• Staff and students should feel supported, and able to raise any health or wellbeing concerns or incidents. Reporting channels should be clear and effective. It’s important to seek assurance over reporting processes to ensure people are being supported as best as they can be.

Support services, initiatives, awareness campaigns and signposting 

  • Wellbeing champions are in place, that have a clearly defined role, are engaged, visible, promote wellbeing activities, and encourage healthy lifestyles and positive mental health.
  • There should be a clearly defined strategy for raising awareness of wellbeing initiatives, support and communication routes. Signposting of wellbeing tools and resources is imperative. Whilst there may be support services in place, for them to be effective and of use, people must know they are available and how they can be accessed. 
  • A wellbeing related communications plan should detail campaigns, the channels of communication, and measurement, for example gathering data on what services / resources have been accessed more than others, which can be used for forward planning and in informing future initiatives. 
  • There are a host of communication routes available from newsletters, posters, intranet and website articles and social media updates, all of which are designed to maximise visibility of support resources. Wellbeing initiatives can be wide ranging including information on financial support, stress management, mental and physical health etc and there are 24-hour student assistance programmes available.
  • Information should be up-to-date and consistent across the various faculty’s, with key links to local community, voluntary and statutory agencies to support any cross referrals. Where referrals are made this data should be captured for reporting purposes.
  • Seek feedback on services and on the wellbeing needs of students and staff through an annual survey. The findings should feed through into updated action plans. It’s also a way of demonstrating that the views of your people matter, and they are being listened to.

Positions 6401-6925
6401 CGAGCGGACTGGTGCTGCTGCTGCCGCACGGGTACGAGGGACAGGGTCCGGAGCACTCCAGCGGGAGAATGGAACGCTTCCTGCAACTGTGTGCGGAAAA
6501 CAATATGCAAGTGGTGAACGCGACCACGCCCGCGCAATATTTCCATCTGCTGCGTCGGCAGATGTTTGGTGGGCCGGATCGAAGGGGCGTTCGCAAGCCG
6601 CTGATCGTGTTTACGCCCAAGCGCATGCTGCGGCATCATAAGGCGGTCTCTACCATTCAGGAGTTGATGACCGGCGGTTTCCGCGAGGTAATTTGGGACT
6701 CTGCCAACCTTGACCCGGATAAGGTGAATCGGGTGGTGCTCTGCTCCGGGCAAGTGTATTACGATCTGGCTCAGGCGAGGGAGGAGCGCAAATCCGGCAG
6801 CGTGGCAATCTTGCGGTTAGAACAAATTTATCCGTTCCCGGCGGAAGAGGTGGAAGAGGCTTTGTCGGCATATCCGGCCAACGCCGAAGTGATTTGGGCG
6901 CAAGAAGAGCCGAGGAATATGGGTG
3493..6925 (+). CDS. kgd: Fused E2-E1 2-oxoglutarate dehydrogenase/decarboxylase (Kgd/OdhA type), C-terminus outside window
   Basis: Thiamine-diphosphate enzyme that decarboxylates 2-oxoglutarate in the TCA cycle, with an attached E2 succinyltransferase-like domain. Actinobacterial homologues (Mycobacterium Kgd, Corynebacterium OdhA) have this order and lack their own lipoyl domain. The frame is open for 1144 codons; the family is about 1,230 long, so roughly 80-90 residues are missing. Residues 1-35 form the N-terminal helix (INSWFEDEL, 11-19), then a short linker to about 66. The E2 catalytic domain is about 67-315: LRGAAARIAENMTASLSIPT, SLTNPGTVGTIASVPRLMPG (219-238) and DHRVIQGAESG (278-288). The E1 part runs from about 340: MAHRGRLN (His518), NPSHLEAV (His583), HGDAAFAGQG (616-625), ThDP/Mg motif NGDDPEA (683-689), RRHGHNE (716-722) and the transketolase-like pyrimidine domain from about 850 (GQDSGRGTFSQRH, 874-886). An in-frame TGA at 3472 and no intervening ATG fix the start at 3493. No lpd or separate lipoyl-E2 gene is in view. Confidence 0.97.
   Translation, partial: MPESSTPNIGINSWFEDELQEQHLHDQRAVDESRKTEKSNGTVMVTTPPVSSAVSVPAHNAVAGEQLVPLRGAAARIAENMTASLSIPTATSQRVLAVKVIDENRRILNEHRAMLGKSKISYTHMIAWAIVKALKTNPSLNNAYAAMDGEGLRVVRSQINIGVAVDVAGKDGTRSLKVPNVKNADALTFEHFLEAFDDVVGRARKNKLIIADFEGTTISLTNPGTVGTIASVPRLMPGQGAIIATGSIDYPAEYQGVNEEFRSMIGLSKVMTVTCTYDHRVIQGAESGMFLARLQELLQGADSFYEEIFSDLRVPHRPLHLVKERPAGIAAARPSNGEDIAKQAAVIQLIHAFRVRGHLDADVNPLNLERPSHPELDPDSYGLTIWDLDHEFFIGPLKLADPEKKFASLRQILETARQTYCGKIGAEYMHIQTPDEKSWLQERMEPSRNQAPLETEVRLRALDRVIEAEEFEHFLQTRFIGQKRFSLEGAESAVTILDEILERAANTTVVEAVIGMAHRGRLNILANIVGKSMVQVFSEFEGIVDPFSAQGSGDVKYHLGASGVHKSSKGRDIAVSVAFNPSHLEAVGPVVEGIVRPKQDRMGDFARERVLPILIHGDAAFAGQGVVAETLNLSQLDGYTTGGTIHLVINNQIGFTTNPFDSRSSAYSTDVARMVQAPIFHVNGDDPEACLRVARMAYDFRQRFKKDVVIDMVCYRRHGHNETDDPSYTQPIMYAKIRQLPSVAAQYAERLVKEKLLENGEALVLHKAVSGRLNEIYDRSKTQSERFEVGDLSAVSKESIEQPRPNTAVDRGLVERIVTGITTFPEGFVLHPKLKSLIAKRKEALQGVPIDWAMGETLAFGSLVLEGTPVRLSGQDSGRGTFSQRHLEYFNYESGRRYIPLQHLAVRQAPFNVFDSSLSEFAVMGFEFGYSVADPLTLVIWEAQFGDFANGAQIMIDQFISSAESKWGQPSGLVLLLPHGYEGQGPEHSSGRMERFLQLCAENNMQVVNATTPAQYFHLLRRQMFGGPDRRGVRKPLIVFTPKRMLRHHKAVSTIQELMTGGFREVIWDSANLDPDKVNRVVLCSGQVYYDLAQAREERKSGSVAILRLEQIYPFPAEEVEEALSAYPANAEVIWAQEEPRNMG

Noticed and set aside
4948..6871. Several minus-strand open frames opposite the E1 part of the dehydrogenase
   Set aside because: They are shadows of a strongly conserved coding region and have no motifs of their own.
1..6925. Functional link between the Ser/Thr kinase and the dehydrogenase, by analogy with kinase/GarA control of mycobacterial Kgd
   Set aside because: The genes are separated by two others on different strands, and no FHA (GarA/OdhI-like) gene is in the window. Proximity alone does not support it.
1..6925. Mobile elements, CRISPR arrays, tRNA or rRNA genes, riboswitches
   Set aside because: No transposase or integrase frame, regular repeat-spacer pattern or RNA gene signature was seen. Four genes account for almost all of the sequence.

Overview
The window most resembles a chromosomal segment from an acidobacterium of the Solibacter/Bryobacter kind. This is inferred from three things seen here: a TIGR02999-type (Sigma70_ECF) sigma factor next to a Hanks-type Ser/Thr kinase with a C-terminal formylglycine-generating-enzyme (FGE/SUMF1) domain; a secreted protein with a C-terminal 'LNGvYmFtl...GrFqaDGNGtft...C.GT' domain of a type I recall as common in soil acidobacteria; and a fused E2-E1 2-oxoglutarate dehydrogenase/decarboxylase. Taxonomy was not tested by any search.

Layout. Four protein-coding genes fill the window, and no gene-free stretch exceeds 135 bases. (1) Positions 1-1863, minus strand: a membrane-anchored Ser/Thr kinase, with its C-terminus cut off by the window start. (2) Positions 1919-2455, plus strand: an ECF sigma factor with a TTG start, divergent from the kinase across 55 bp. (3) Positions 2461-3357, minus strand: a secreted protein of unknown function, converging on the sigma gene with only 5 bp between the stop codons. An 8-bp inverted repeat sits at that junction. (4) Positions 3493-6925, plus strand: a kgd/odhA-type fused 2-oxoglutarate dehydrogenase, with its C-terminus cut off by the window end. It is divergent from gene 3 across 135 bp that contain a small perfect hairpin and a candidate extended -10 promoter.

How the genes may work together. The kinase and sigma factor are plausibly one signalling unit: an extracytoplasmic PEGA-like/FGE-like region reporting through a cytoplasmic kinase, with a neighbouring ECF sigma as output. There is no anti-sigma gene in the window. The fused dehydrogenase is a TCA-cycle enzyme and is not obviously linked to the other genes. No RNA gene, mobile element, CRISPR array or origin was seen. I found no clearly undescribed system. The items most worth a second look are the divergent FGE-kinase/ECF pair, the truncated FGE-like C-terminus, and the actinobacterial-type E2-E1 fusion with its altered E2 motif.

Training and guidance 

  • Management should have a complete view of all mental health and wellbeing training available across each faculty and keep up-to-date records of training completions. 
  • There are mandatory training requirements in place for all staff and specialised training relating to mental health and wellbeing for those in certain support roles. Care should be taken to ensure updates to training courses are actioned and that staff do complete updated courses timely when in post. 
  • We have seen examples of wellbeing training and workshops provided by organisations specialising in mental health and wellbeing. This has included a series of online training sessions for line managers, team leaders and tutors.
  • Line managers should have a good awareness of the health and wellbeing support strategies and services available. Most line managers do not have to provide wellbeing solutions, but they should be well equipped to listen and to sign-post as appropriate.
  • To trace how effective training has been, staff can be requested to complete a pre and post course survey where they are asked to rate their confidence and knowledge in dealing with people experiencing mental health difficulties.

Concluding comments 

Supporting your staff and students through wellbeing is key to maintaining engagement, staff retention, student continuation, motivation and attainment. Whilst we have seen many providers taking steps to enhance their wellbeing and related support services there is scope for further improvements. 

Some key considerations 

  • Are students and staff satisfied with the pace of delivery of mental health and wellbeing initiatives? 
  • Do you know how staff and students really view the support services provided?
  • Have you identified the improvements your institution needs to take in its approach to mental health and wellbeing?
  • Are you confident that students know how and where to report a concern or incident?
  • Is your institution receiving more requests for mental health and wellbeing support?
Lisa  Randall
Partner, Head of Higher Education
Emma Griffiths
Emma Griffiths
Associate Director, Risk assurance
Lisa  Randall
Partner, Head of Higher Education
Emma Griffiths
Emma Griffiths
Associate Director, Risk assurance